UK grain market roundup

By Johann Tasker

A COMBINATION of sunny weather and a weaker Pound has split the UK grain market in two. As a result, old-crop and new-crop values are now moving in opposite directions.

The price of this seasons grain is being boosted by a drop in the value of Sterling. But grain futures are under pressure from expectations that this summers harvest will yield a bumper crop.

Over the past month, Sterling has fallen substantially from its recent ten-year high of DM3.10 against the Deustchmark. The Pound is currently trading at DM2.87 – its lowest level for almost seven months.

Old-crop bread-wheat values have soared by more than £10 to about £112/ tonne ex-farm as foreign wheat has become less competitive in price. Regular wheat supplies have also benefited, although by a lesser amount. Feed wheat is now selling for £70-77/ tonne, depending on region.

Prices over the coming weeks could improve further if the Pound continues to slide. But expectations of a bumper wheat harvest this summer and no forecast increase in domestic demand have so far limited gains.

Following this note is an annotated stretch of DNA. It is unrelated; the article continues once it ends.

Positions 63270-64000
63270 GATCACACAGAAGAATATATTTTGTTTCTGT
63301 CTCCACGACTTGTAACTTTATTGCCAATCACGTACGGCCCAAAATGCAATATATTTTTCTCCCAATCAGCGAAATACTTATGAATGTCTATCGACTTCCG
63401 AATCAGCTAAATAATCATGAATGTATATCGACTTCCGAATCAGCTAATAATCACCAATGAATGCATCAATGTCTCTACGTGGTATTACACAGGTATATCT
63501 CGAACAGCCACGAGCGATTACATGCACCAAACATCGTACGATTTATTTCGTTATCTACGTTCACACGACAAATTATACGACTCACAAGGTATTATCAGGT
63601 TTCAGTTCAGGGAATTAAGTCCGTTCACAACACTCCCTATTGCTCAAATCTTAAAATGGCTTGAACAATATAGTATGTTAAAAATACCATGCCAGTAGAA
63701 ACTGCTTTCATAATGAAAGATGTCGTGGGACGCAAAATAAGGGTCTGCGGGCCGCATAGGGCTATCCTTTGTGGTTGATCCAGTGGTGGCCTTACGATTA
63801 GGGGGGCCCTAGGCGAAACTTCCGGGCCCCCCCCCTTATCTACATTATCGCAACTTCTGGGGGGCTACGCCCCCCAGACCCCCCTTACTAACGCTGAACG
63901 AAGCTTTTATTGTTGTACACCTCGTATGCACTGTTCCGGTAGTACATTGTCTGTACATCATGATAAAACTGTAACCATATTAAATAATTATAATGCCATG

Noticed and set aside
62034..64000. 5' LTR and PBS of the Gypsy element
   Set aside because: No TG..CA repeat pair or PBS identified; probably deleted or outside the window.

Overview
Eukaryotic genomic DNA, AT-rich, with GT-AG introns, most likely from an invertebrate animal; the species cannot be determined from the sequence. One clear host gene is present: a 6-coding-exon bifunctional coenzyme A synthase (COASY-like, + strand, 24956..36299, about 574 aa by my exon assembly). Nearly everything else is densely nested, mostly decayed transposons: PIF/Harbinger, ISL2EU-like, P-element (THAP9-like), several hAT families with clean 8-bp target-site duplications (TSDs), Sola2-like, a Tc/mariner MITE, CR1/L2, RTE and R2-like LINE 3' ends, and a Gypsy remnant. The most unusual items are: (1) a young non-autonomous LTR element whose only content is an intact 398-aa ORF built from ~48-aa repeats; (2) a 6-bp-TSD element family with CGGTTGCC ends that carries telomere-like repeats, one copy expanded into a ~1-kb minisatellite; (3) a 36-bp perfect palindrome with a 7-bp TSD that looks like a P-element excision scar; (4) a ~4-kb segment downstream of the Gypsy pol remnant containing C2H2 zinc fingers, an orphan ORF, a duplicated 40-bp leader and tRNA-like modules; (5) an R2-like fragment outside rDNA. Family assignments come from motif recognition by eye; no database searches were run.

Growers hoping for higher barley prices next season are likely to remain disappointed, according to Gerald Mason of the Home-Grown Cereals Authority. And any recovery in new-crop wheat prices look limited given the likelihood of another large crop this harvest.

A new grower-funded organisation has been set up to try and export more grain from what is already in danger of becoming an vastly over-supplied domestic market. Officials at British Cereal Products – which will take over from the HGCAs Food from Britain committee – aim to ship abroad more than 3.5 million tonnes of UK grain within the next three years.

The target represents a forecast increase in grain exports of almost 10% on 1997. If successful, it will push total grain exports to 9m tonnes, about 40% of total UK output.

But the BCP will have to sell aggressively on a bearish global market if it is to be successful. The world is already over-supplied with coarse grains and European Union intervention stores are bulging. Falling prices this season encouraged growers to submit more than 1.25m tonnes of barley into UK government stores and next season could see more of the same.

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